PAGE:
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Expecting protests to continue for long, farmers construct brick houses at Tikri border

Till now, the farmers were staying in temporary shelters such as tents, while some had also converted their tractors into temporary shelters. However, as the harvest season has begun, the farmers are sending the tractors back to the fields

twitter-logoBusinessToday.In | March 13, 2021 | Updated 16:18 IST
Expecting protests to continue for long, farmers construct brick houses at Tikri border
The protesting farmers can be seen constructing brick houses at the Tikri border near Haryana

The farmers, who have been protesting against the Centre's new farm laws for over three months, have now started constructing brick houses near Delhi border as they expect the protests to continue for a long period of time. The farmers, who have withstood winter, internet bans and efforts by the government to restrict their movement, are preparing to strengthen their agitation and continue the protest against the farm laws.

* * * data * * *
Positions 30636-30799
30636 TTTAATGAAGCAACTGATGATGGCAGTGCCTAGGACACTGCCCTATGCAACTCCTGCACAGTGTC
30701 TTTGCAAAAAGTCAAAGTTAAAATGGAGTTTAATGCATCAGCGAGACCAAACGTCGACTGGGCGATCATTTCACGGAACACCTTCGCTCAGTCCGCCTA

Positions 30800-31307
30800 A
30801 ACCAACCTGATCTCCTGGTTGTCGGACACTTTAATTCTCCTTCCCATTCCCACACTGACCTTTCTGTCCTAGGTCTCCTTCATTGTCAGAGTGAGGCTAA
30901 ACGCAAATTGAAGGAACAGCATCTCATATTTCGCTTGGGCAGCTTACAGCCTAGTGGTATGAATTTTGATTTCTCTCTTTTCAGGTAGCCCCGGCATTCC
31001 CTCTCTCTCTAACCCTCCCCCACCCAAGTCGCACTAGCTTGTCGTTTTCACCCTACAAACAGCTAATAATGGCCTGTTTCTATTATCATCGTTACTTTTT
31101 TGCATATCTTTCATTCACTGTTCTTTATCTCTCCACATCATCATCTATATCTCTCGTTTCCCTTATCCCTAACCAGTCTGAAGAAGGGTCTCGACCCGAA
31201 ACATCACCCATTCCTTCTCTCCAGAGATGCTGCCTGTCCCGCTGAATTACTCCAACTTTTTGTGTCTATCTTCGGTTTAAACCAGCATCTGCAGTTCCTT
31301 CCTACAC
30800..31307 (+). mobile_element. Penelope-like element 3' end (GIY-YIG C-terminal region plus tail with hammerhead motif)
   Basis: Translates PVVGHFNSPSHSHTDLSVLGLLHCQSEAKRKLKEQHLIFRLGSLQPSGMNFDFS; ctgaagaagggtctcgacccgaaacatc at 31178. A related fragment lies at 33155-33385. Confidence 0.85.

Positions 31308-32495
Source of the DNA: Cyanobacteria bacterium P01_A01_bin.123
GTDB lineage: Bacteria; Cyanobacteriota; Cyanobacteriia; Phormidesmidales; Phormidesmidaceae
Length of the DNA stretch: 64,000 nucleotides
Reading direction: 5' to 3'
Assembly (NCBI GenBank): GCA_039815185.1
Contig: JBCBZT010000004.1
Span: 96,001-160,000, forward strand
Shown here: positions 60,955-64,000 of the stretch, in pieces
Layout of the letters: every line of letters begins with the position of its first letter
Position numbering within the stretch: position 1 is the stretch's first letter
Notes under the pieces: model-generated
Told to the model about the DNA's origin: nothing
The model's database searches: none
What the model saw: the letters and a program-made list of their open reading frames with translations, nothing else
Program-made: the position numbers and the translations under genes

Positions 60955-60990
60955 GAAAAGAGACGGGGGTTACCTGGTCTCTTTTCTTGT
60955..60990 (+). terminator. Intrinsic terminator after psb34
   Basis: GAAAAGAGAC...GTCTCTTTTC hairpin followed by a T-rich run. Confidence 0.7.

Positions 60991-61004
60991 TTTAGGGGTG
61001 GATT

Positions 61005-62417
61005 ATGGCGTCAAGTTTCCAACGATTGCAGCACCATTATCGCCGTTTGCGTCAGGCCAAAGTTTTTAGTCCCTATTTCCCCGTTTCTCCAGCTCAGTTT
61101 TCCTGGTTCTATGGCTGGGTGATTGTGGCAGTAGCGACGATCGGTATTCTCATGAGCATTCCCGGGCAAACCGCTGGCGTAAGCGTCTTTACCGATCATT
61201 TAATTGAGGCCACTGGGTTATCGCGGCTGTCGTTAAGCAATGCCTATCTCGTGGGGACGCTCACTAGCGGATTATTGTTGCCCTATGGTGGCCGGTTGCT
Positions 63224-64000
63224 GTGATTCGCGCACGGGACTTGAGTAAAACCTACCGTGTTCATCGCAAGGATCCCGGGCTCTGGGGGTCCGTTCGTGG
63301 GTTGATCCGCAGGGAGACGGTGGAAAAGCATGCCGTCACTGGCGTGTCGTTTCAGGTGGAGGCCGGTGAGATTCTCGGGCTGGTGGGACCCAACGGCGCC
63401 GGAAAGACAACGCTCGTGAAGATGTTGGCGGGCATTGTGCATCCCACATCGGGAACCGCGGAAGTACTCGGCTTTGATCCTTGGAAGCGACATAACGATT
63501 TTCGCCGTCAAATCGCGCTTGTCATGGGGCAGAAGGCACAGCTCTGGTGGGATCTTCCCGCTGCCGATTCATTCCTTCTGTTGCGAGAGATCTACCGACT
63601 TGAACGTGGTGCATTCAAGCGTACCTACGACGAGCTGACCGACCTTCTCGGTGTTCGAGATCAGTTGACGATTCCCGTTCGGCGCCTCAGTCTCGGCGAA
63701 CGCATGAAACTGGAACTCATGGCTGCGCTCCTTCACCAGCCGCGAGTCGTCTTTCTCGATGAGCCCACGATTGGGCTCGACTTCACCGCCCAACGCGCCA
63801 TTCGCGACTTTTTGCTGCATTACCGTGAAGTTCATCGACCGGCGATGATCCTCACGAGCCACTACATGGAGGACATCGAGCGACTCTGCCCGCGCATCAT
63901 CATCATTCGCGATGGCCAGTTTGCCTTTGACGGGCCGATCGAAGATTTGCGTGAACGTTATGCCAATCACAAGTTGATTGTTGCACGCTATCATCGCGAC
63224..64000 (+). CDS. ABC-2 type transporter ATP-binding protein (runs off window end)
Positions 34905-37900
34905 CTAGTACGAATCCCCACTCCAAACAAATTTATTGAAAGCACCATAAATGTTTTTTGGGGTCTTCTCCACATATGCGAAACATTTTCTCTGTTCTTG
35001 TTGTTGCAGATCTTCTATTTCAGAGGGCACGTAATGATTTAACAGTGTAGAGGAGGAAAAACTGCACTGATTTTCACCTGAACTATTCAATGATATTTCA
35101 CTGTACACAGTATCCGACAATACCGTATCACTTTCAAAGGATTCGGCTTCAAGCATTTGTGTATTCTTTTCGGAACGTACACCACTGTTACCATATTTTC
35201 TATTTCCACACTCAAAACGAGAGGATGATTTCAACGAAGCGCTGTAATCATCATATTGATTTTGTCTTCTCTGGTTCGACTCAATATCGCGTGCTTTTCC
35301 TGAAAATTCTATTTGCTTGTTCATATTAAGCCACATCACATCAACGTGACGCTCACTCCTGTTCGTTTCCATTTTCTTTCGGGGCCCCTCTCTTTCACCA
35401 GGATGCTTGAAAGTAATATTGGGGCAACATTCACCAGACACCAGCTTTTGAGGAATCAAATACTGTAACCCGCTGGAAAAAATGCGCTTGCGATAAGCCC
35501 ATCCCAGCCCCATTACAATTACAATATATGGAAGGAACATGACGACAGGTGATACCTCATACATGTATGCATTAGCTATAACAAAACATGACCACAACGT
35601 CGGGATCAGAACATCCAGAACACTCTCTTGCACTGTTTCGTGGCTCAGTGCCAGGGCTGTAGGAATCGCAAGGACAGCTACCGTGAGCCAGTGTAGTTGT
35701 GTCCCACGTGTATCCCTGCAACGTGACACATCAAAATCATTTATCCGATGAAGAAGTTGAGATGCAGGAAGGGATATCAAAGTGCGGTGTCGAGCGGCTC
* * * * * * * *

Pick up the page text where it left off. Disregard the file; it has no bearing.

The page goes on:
The protesting farmers can be seen constructing brick houses at the Tikri border near Haryana, NDTV reported. While they are spending money on construction materials, the farmers are saving on the cost of labour as they are setting up the houses themselves.

The cost for each such house is expected to be between Rs 20,00-25,000, according to the news channel.

The farmers' decision to shift from tents or temporary shelters to more stable brick houses is guided by the weather as they try to protect themselves from the scorching heat in the upcoming summer months.

Till now, the farmers were staying in temporary shelters such as tents, while some had also converted their tractors into temporary shelters. However, as the harvest season has begun, the farmers are sending the tractors back to the fields.

The farmers and the government are in a deadlock over the new farm laws, and no solution has been reached even after ten rounds of talks between both the parties.

The protesting farmers have now called for another 'Bharat Bandh' on March 26. The all-India strike has been called to mark the completion of four months of their agitation against the new laws.

Also Read: Farmers' protest 'absolutely, totally' matter for Indian govt, says British minister

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